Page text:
The first deadline for the phased recapitalisation of Ghana’s banks was reached December 31, 2010 and the country’s banking industry regulator must be happy that so far all the banks have met their new capital targets.

The on-going recapitalisation exercise of all 26 banks in Ghana is set out in two phases and aims to dramatically improve the core capital of the industry from a previous minimum per bank of just GH¢10 million to GH¢60 million (US$40 million).

The first phase required that all majority locally-owned banks achieve a minimum core capital of GH¢25 million (US$16.6 million) by the end of 2010 and that all majority foreign-owned banks raise theirs to GH¢60 million (US$40 million) by that time. In the latter case though, two foreign banks that opened their doors in 2008, BSIC Ghana and Bank of Baroda, have up to the end of 2011 to recapitalise, having been given a special dispensation by the Bank of Ghana.

However, the other 10 foreign-controlled banks and the 14 majority Ghanaian-owned ones have all met their respective stipulated new capital targets.

Now though, comes the hard part. Over the next two years, the 14 Ghanaian-controlled banks will have to raise their own capital base to GH¢60 million, to complete the second phase of the recapitalisation exercise and bring them at par with their foreign counterparts.

For many of the Ghanaian controlled banks which are small to medium sized and that have only recently raised their capital to GH¢25 million, this means having to more than double their respective capital bases within a relatively short period. “We don’t have a difficulty as a bank in meeting the new capital targets. If you look at our audited financials for 2009, you will see that we have our stated capital at GH¢50 million already. So, all we need between now and 2012 is to top up with GH¢10 million. And we have a significant amount of funds in income surplus which we can transfer to our stated capital to satisfy the requirement,” Stephen Kpordzih, Managing Director of Agricultural Development Bank (ADB), told GB&F in an interview.

“We have a three year programme to increase our capital (from profit retention) to GH¢100 million. And we intend to do that by transferring another GH¢50 million from our income surplus account between now and 2012.” Kpordzih added.

Of the local banks that still need to raise new capital, only two, HFC Bank and UT Bank, are already publicly listed. Ghana Commercial Bank, another Ghanaian-controlled bank, is also publicly listed but does not need to raise new capital on account of the fact that it is one of the most heavily capitalised banks in the country with a capital base far exceeding GH¢60 million.

However, some of the other 11 local banks would desperately need to look for ways to meet their new capital targets to complete the second and final phase of the recapitalisation exercise. One of the most obvious  ways to do this would be to seek listing on the Ghana Stock Exchange.

Bank of Ghana Governor,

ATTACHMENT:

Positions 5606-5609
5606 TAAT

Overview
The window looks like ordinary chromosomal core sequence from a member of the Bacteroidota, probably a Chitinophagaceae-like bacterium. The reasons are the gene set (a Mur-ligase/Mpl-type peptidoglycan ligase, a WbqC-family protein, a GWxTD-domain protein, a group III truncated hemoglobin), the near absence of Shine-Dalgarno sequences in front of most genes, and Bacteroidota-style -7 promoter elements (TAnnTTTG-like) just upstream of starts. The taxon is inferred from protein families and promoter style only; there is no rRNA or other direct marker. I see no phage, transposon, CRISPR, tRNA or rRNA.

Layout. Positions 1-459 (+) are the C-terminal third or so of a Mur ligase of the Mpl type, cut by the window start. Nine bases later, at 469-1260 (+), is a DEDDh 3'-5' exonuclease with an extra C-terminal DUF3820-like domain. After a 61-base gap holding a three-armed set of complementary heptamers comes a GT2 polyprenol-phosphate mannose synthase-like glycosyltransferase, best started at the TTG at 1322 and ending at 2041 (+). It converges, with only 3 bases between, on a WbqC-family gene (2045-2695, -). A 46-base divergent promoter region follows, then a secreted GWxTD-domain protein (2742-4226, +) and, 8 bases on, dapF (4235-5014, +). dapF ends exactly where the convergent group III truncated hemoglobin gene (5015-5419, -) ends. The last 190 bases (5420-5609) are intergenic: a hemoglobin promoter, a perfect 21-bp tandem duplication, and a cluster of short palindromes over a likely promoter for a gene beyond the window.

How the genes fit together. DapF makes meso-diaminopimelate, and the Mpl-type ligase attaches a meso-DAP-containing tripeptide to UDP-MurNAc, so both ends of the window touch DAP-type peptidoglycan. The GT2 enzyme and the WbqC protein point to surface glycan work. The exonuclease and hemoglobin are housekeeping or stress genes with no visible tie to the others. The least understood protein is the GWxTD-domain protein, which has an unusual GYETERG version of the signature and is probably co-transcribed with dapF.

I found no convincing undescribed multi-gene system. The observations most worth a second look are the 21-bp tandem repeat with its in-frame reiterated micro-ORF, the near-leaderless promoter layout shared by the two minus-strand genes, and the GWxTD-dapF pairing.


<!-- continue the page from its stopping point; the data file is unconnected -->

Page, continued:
Kwesi Bekoe Amissah-Arthur

Managing Director of Agricultural
Development Bank, Stephen Kpordzih

But despite bank stocks being very popular among investors on the Ghana Stock Exchange, there are worries that the slump on the stock market over the past couple of years would discourage investors from buying into any initial public offers or rights issue.

“With the current situation facing the local banks, public listing is not the only option available to them to meet the new capital requirement. Private placement is one other option they could consider. In addition, the banks could also arrange for strategic investors from outside Ghana to take equity. Mergers and acquisitions could also be considered as another option,” said senior analyst, Collins Appiah of Gold Coast Securities.

“That notwithstanding, it is also important to note that a successful listing on the stock market would depend on the marketing strategy of the sponsoring broker,” he added.

It is instructive that there has not been any Initial Public Offer (IPO) since late 2008. The two local banks already listed may fret about the chance of a new share issue, especially in the face of the general poor liquidity in the economy resulting from the deliberate deflationary policies being implemented by both the Bank of Ghana and the government.

Like the Agricultural Development Bank, other local banks may also fall on their income surplus accounts from where funds could be transferred to meet the new capital requirement. However, this option would be easy for only local banks whose shareholders have not, over the years, pushed for dividend payout ratios that are detrimental to the growth aspirations of their banks.

In strict terms, banks categorizse their capital into two tiers, tier-1 and tier-2 capital. The tier-1 is the stated capital and the tier-2 comprises the income surplus and other reserves. Banking experts explain that the reason it is important to move capital from tier-2 (income surplus) to tier-1 (stated capital) is because shareholders can always ask for their funds to be distributed by way of dividends, if funds are left in income surplus account.